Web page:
It's to supplement the author's (often the professor) income.
Hmm let's see
turn in value $45
Resell as used book $90
see something wrong here? I hear this every semester (and goodness knows I've experienced that myself! - what I liked was the fact that for a few years - I ran into the fact that the book had a "new" edition that came out - thereby rendering my slightly used book - useless
Economy of scale may enter into play here. If the book is constantly under revision, or is being run in small quantities of a certain edition for each university, then price will be inherently high. Not working in that industry I have not idea how standardized a text is from school to school, etc. I may be way off base here. I usu sally am.
This thread actually reminds me of one of my MBA classes. A friend of mine located a few copies of the book (correct edition and all) selling for $6 on Amazon as compared to $120+ (used) in the bookstore. I ordered it, got it just before the class began in the summer of 2006. The class was titled "Global Capital Markets". I quickly realized why the book was so cheap. It was from 1996... 10 years old! It was the correct book, however. Even though there were newer books on the market, the professor chose to go with this one (probably so he wouldn't have to revise his presentations). Funny part is it talked about how one day soon, Europe would utilize a common currency to be called "the euro" and automatic teller machines (ATMs) would also become more widely used. I am comfortable in saying that I got very little out of that class.
The rate of inflation for textbooks is about four times normal inflation. I generally keep mine, or just borrow the book from a friend.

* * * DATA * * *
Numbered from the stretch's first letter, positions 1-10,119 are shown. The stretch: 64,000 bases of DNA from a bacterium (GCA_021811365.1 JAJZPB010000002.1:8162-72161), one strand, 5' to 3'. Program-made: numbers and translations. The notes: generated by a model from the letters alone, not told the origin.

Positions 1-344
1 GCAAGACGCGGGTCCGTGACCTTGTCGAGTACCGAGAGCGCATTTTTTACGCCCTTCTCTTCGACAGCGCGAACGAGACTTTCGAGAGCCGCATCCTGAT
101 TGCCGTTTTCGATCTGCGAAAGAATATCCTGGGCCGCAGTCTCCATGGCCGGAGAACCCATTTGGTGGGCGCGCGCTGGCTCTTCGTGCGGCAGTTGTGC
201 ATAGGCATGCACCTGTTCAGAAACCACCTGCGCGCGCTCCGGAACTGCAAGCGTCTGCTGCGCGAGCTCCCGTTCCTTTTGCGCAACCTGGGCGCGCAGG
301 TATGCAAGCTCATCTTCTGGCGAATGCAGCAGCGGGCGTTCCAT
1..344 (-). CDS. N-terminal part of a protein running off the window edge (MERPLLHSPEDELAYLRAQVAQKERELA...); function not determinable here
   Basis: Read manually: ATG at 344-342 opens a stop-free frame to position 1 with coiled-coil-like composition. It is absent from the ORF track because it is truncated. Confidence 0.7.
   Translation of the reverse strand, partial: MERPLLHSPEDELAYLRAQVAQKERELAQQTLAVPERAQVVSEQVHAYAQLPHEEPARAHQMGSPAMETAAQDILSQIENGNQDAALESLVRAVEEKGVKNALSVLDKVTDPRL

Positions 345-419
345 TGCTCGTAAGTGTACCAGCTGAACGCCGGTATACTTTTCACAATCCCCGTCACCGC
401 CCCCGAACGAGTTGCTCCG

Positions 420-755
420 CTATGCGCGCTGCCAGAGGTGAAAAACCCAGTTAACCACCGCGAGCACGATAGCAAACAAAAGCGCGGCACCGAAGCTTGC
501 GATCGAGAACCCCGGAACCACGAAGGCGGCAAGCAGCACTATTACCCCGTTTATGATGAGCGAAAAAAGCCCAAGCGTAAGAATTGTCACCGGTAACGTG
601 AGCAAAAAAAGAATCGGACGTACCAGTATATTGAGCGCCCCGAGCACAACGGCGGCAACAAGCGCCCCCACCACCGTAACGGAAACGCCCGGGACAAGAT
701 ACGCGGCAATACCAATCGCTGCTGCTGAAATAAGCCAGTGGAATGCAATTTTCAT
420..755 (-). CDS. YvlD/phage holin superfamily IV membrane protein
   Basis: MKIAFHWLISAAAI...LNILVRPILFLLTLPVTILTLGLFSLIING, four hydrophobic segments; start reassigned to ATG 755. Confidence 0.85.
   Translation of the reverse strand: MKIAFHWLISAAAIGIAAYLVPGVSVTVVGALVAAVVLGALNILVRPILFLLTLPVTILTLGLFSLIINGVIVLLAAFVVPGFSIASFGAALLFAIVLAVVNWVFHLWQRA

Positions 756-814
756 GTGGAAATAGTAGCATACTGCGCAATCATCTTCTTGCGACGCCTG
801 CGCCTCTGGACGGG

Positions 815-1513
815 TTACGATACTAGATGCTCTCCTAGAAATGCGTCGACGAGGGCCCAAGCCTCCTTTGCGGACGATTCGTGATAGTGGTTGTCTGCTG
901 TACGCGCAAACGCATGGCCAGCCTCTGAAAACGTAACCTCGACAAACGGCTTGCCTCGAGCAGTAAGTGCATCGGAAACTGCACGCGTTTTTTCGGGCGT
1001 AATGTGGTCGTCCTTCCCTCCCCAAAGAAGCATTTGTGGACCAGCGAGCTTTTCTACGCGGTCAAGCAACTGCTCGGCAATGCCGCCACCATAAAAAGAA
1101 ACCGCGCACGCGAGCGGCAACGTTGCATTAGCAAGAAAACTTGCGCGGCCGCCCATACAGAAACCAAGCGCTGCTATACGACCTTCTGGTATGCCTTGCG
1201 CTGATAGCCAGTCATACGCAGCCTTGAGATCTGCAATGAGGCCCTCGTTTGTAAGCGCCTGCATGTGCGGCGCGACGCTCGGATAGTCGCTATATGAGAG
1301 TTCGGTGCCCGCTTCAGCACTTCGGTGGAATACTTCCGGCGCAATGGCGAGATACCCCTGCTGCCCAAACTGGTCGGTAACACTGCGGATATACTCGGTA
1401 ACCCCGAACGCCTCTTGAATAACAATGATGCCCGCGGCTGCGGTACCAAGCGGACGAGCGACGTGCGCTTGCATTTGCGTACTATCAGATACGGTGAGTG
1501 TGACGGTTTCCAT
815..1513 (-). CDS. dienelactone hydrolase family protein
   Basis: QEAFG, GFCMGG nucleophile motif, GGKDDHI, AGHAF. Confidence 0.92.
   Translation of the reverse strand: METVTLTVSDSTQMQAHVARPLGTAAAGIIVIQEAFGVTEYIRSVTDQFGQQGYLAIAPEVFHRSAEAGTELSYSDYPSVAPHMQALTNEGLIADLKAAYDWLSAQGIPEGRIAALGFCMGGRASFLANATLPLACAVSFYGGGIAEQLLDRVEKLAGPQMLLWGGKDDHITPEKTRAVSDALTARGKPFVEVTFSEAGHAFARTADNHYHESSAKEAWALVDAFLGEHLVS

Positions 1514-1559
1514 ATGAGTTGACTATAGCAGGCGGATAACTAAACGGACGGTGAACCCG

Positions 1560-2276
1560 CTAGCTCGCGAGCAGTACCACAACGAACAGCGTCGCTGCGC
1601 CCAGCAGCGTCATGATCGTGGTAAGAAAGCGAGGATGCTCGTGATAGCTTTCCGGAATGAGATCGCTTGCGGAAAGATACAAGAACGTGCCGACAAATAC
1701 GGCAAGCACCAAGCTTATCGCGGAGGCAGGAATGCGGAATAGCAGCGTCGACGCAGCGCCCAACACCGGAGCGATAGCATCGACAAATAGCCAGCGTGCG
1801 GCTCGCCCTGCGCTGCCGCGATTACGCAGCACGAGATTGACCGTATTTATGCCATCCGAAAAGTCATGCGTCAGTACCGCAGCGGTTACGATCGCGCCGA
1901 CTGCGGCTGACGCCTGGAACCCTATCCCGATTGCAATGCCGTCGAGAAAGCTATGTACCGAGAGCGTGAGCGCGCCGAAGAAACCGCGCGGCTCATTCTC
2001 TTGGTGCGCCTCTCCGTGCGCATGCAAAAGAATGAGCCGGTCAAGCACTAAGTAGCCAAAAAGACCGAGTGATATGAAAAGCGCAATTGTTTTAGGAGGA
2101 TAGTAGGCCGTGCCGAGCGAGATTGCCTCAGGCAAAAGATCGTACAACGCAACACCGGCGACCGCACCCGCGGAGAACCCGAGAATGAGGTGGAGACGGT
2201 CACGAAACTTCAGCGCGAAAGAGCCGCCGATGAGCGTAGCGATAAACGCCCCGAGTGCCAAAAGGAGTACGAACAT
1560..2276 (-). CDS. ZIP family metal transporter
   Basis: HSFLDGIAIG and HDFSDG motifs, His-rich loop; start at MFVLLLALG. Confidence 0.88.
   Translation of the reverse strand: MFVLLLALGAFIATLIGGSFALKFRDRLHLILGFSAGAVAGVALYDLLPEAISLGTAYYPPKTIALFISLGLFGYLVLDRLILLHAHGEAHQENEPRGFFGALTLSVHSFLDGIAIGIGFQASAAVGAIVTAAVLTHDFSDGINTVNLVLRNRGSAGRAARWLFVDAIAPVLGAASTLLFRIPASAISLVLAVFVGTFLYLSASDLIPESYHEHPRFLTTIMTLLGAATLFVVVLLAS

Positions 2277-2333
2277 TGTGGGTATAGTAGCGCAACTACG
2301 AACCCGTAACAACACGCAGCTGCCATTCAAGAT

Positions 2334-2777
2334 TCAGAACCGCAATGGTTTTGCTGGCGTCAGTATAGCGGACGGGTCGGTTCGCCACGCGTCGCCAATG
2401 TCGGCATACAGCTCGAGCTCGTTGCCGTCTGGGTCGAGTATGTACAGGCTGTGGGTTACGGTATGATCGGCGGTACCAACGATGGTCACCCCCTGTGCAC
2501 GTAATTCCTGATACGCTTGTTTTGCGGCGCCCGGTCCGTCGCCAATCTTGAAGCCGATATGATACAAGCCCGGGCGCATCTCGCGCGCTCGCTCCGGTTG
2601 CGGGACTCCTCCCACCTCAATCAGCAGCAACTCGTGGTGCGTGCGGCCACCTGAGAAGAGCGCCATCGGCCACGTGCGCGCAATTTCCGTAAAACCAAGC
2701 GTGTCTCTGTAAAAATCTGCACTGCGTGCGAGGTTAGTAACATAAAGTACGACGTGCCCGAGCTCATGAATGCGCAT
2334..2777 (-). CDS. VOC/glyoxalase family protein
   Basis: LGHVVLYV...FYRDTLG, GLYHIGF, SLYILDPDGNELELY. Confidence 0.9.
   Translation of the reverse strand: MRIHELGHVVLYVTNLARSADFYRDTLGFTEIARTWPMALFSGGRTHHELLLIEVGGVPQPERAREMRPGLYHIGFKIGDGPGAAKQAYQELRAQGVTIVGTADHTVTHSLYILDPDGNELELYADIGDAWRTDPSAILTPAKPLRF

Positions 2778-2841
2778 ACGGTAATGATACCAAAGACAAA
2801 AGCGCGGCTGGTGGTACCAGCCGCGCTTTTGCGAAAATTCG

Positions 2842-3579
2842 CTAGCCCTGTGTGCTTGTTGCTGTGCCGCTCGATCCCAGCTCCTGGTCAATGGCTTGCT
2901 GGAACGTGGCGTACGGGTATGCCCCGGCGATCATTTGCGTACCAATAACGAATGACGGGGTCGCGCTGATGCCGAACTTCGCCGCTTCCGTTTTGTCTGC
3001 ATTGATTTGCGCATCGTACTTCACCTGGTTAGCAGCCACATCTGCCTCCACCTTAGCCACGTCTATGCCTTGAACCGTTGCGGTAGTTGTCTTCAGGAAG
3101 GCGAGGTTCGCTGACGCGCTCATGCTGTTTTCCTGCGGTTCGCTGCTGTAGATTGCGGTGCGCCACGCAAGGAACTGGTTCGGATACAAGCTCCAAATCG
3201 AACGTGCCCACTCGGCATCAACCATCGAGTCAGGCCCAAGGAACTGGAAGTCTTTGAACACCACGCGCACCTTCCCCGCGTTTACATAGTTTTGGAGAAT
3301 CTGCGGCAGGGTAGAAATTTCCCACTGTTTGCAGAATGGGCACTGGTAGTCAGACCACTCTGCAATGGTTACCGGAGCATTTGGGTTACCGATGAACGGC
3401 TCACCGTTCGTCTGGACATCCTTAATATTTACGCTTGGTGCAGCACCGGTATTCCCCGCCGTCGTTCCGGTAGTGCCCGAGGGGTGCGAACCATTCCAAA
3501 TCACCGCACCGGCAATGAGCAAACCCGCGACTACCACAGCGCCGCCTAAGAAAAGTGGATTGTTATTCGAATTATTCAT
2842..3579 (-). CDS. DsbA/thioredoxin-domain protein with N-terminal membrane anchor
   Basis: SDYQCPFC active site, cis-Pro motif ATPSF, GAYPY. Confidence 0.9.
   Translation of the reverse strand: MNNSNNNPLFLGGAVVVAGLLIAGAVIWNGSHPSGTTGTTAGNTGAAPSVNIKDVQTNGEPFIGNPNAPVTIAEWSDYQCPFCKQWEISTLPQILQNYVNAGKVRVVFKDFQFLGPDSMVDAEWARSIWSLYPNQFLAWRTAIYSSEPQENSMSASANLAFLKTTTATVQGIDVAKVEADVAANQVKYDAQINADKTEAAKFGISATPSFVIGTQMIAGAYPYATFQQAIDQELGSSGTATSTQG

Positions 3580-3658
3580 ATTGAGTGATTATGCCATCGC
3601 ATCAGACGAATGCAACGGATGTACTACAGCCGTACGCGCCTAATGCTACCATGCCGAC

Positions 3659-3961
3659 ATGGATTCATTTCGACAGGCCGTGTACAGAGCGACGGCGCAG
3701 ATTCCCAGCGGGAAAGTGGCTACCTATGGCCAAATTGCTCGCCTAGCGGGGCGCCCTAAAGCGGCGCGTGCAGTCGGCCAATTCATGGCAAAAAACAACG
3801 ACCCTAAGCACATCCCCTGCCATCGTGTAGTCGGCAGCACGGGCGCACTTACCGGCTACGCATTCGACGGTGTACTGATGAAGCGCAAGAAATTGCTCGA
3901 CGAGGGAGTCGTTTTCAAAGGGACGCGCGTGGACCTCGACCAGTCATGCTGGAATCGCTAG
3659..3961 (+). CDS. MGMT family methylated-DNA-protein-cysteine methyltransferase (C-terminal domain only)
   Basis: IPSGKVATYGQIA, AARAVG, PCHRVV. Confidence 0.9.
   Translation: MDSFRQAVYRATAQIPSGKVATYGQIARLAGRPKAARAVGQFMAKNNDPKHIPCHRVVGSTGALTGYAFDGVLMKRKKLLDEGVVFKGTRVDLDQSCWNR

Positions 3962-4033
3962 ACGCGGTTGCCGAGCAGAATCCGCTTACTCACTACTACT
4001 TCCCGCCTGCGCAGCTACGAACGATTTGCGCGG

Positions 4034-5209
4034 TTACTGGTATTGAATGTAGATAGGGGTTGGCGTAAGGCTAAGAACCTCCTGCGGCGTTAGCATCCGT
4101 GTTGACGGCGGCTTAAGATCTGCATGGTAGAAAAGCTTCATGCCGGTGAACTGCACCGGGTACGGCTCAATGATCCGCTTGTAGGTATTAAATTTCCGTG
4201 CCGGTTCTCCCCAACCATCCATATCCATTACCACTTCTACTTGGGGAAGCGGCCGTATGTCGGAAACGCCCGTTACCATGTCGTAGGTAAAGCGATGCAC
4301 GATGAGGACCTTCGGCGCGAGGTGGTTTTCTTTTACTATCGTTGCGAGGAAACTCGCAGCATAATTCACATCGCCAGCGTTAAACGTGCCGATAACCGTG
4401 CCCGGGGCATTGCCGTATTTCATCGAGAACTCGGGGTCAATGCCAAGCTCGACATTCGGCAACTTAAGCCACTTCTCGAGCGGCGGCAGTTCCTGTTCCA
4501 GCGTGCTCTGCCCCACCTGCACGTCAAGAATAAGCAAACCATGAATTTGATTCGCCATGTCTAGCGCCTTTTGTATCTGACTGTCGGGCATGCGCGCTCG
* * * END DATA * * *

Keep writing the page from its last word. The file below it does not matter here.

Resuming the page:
I hate to advocate drugs, alcohol, violence, or insanity to anyone, but they've always worked for me.
Well tomorrow I will return these books. I had to bring the economics book to class, so I kept it in the original plastic bag. It looks brand new (it is brand new). If I am told that they wont take it back....and I've already purchased a cheaper copy....I will be pretty pissed. By the way, macroeconomics 401 seems like it's going to be a pretty easy class -- easy A. That's okay, that means maybe next year I'll be more eligible for a scholarship, so text book costs wont be so detrimental to my financial well being.
My economics professor is a Turkish immigrant with a heavy accent. I have no problem understanding his words, but I'm not sure if I interpreted him correctly here. He says that when governments establish price floors or ceilings on anything, that it actually makes the problem worse due to an economic law which I forgot the name of. I've never taken economics, so obviously my academic knowledge of the subject is minimal, but this seems like an arguable statement. I'm not sure if he is trying to make some point, or trying to teach his belief has fact.
Oh man you got it coming. Wait for these things to happen
- You professor requires you to get a book. If you dont have it you get penalized. Coincidentally the author has the same last name as your teacher.